“In order to achieve the best possible rehabilitation, these treatments must first bring about a decrease in pain,” explains Dr. Miller. “Once that has occurred, we can begin physical therapy directed by the physiatrist.”
Physical therapy can include stretching; strengthening; additional use of cold, heat and ultrasound; and the correction of the way the back or neck moves or functions. The Washington Outpatient Rehabilitation Center in Fremont features the latest physical therapy equipment and a dedicated staff of registered physical and occupational therapists, certified athletic trainers, exercises physiologists, hand therapists, aquatic coordinators, and sports medicine specialists, all supported by the staff and facilities of Washington Hospital Healthcare System.
If pain relief and physical therapy do not improve a patient’s condition, the physiatrist will consider further measures, including localized injections with trigger point therapy, botox therapy or sucrose/saline therapy. Alternative treatments can include acupuncture, acupressure and chiropractics, when appropriate. If the patient still doesn’t improve, an epidural (spinal) injection may be utilized.
“If, after all these routes have been tried, the patient still doesn’t experience resolution of the pain, we will refer him or her to a surgeon for consultation and possible surgery,” says Dr. Miller. “So, you see that much can be done before we consider the surgical approach.”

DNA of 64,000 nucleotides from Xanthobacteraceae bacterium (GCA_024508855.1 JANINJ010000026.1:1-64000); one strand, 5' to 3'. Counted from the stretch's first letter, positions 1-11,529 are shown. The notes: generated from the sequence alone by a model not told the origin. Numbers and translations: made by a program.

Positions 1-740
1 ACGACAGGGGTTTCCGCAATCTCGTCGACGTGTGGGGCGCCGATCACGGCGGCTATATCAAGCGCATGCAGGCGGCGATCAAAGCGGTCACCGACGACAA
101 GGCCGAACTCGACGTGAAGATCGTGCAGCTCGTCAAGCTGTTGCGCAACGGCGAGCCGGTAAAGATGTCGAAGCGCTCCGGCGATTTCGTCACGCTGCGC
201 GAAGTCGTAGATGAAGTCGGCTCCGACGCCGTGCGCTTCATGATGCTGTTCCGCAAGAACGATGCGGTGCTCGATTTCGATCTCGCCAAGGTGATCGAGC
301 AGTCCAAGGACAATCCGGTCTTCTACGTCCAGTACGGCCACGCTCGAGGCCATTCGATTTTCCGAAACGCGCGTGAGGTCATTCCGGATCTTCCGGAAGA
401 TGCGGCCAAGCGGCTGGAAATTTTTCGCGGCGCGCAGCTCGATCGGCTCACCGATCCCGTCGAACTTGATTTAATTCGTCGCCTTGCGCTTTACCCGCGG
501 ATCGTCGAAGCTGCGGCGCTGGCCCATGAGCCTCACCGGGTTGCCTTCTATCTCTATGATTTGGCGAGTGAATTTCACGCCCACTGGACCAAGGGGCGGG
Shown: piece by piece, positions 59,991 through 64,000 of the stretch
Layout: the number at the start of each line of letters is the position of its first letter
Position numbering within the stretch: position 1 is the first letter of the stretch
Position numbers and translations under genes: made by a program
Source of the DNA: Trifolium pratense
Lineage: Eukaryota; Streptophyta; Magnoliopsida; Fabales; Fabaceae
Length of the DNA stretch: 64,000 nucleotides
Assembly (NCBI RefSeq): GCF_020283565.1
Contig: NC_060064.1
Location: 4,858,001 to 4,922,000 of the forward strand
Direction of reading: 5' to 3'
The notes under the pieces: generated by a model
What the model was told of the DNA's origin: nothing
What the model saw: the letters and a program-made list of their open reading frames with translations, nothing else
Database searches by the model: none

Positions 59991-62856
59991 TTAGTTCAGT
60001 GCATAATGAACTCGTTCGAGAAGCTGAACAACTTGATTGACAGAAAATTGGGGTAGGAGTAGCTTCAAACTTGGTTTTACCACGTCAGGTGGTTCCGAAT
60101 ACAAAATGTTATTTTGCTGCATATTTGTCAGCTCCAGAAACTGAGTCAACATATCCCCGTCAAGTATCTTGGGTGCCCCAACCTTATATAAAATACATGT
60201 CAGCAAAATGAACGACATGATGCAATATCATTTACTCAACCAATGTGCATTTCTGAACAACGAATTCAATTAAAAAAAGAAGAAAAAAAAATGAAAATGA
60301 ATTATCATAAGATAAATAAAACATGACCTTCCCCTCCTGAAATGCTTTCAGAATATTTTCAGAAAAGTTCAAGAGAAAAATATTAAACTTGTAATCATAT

During his June 27 presentation, Dr. Miller will also discuss some of the newer surgical approaches now being used to relieve back and neck pain, as well as preventive exercises people can do to help strengthen the back after rehabilitation to prevent re-injury.
For more information about physical medicine and treating back and neck pain, visit the web site of the American Association of Physical Medicine and Rehabilitation at www.apmr.org.
The Washington Outpatient Rehabilitation Center is located at 3575 Beacon Avenue near the Fremont Hub. For more information, call (510) 794-9672 or visit www.whhs.com, click on “Our Facilities,” and select “Outpatient Rehabilitation Center” from the drop-down menu.
Do You Have Back and Neck Problems?
Tuesday, June 27
1 to 2 p.m.
Conrad E. Anderson, M.D., Auditorium, Rooms A & B
Washington West, 2500 Mowry Ave., Fremont
To register, call (800) 963-7070
What is a physiatrist?
A physiatrist (fizz ee a´ trist) is a physician specializing in the prevention, diagnosis and non-surgical treatment of musculoskeletal and other disorders associated with disability. There are two important aspects of the specialty:
· Physical Medicine – diagnosis and treatment of musculoskeletal disorders using physical therapy, modalities (such as ultrasound), medications, exercises and procedures.
· Rehabilitation – assisting a person with a disability to become “maximally able” again by applying rehabilitation principles and techniques.
A physiatrist can perform all the function of an orthopedic surgeon or neurosurgeon except operate. He or she supervises the physical therapist, occupational therapist and speech therapist. Physiatrists view themselves as the primary care physicians for people with disabilities.